The program is very similar to that of the subscriber in the previous tutorial example. The Test.h header file is automatically generated from the service message definition in rosserial_embeddedlinux/srv/Test.srv. More information on creating service messages is found at rosserial messages

  21 void svcCallback(const Test::Request & req, Test::Response & res){
  22         if((i++)%2)
  23                 res.output = "hello";
  24         else
  25                 res.output = "ros";
  26         printf("Service request message: \"%s\" received, responding with: %s\n", req.input, res.output);
  27 }
  28 ros::ServiceServer<Test::Request, Test::Response> server("test_srv",&svcCallback);

svcCallback is the function called when a service request is received. It is passed a reference to the incoming request message, and to an outgoing response message which it must fill. It fills alternate outgoing response messages with "hello" then "ros", for a little variety (but only a little). Then it prints the incoming request message data. The Test Request and Response messages simply carry a string.

After defining the callback function, you declare the name of the server, the names of its request and response messages, the name of the service offered, and the callback function name.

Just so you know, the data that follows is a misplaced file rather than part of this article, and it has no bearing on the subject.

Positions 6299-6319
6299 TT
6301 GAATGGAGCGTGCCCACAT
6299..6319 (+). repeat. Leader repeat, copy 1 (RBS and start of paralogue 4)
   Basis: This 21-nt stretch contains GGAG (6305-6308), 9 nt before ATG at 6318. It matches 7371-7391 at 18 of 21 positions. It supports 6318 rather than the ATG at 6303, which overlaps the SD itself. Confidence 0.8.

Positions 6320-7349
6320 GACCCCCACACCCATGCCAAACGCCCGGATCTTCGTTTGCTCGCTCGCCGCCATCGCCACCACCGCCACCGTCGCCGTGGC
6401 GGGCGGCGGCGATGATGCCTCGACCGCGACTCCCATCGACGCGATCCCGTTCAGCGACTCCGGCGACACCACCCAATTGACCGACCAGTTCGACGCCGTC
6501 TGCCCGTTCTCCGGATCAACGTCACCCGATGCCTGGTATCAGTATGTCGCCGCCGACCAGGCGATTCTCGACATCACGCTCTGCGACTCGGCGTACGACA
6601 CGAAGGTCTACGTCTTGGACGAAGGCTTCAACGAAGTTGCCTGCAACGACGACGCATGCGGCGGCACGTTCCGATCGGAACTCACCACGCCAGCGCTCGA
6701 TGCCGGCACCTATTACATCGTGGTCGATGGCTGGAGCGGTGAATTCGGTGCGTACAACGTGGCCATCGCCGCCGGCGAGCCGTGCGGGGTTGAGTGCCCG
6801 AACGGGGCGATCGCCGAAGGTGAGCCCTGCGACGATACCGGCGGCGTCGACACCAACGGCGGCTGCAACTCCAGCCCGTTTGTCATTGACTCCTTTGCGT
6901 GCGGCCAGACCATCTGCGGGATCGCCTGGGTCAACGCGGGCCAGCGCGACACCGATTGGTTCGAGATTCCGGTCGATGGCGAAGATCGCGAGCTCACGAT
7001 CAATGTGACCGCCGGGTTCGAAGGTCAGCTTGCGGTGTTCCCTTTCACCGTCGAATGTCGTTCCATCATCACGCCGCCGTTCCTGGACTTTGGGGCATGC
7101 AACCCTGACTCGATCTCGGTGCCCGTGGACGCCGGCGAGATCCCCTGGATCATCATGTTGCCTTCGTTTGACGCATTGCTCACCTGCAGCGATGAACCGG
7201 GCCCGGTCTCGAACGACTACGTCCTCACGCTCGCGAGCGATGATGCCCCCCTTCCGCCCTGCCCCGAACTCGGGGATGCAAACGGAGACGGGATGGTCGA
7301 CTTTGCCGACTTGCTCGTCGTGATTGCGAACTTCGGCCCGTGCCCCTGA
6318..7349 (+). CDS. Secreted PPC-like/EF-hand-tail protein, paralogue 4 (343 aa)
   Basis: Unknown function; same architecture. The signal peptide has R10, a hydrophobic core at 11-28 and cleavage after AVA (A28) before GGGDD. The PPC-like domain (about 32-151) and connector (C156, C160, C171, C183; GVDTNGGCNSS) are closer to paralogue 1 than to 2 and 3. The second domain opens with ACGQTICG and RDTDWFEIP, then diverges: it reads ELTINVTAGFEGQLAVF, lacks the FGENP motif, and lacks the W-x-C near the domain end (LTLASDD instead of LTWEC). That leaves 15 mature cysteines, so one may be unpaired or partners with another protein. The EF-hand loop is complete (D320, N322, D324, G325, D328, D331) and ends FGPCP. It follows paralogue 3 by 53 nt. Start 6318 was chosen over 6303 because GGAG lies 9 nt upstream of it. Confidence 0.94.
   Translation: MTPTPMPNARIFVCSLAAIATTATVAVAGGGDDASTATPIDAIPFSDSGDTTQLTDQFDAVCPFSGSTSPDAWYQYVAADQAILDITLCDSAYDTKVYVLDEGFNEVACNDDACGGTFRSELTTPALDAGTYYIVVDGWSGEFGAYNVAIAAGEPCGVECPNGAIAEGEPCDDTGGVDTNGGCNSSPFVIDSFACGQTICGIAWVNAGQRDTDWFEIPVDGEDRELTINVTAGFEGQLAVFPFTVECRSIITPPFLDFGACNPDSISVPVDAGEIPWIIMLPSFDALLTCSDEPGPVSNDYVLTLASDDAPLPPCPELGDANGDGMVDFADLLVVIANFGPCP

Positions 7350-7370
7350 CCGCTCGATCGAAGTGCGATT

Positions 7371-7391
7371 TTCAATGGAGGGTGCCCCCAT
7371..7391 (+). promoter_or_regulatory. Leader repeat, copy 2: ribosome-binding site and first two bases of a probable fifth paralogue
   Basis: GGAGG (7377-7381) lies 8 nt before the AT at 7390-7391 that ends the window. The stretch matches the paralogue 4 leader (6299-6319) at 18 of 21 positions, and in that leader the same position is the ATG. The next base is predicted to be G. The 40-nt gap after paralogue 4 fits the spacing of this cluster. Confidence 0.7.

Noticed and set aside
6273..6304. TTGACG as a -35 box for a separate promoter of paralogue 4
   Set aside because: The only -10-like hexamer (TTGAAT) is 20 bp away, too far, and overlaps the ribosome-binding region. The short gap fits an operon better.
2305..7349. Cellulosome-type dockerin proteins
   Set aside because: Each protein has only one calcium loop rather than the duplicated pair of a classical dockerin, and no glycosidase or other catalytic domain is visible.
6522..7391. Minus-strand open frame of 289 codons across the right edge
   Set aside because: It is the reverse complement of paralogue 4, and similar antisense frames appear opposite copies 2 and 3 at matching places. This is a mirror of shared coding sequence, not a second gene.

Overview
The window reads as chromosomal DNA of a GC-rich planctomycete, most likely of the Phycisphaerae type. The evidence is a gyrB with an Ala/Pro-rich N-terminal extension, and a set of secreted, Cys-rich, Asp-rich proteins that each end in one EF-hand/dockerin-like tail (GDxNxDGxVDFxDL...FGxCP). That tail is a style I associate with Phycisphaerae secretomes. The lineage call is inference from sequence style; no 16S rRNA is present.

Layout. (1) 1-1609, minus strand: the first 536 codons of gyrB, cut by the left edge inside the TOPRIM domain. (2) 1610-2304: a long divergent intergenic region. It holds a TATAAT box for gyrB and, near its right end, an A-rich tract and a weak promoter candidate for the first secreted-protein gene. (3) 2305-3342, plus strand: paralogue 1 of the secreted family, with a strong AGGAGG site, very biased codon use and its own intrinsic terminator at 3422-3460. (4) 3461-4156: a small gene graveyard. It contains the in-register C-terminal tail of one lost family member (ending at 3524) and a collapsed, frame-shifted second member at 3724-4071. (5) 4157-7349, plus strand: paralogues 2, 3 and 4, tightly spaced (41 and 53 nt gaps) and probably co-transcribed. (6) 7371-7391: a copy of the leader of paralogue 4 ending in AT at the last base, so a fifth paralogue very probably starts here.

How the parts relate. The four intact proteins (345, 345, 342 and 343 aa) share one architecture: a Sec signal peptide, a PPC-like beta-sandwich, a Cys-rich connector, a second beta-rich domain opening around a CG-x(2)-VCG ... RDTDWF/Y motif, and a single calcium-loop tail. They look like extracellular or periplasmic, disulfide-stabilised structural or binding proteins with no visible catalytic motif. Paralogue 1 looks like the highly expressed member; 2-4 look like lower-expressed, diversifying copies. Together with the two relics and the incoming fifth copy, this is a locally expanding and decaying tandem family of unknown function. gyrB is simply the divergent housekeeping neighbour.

Subsequent lines declare a publisher, as was done in the example publisher tutorial.

  37         nh.initNode(ROSSRVR_IP);
  38         nh.advertiseService(server);
  39         nh.advertise(chatter);

As before, you need to initialize your node handle, passing it the IP of the system running the rosserial_python proxy. Then you have to advertise the service being offered (and the publisher we instantiated too).

  43         while(1) {
  44                 chatter.publish(&str_msg);
  45                 nh.spinOnce();
  46                 sleep(1);
  47         }

Finally, the program enters a loop, continually publishing "hello" and calling spinOnce() to give the interface a chance to receive any service requests and call the callback function.

Testing the code

As before, use your system-specific procedures to build the program and load it onto your embedded linux system.

If you haven't already done so, launch roscore on your ros workstation and start the rosserial_python.py proxy application that passes your embedded linux ROS messages to and from the rest of ROS. You can specify tcp or the name of a serial port connected to your embedded linux system.

$ rosrun rosserial_python serial_node.py tcp

Now start the ExampleService application on your embedded linux system.

$ ./ExampleService
connected to server
EmbeddedHardware.h: opened comm port successfully

Finally, run the rosservice utility on the ROS workstation several times to send several service requests to your embedded system:

$ rosservice call /test_srv "Hullo mate"
$ rosservice call /test_srv "Hullo mate"
...

Observe the ExampleService program printing a message each time it receives a messsage:

Service request message: "Hullo mate" received, responding with: ros
Service request message: "Hullo mate" received, responding with: hello
Service request message: "Hullo mate" received, responding with: ros
Service request message: "Hullo mate" received, responding with: hello


2019-11-30 13:12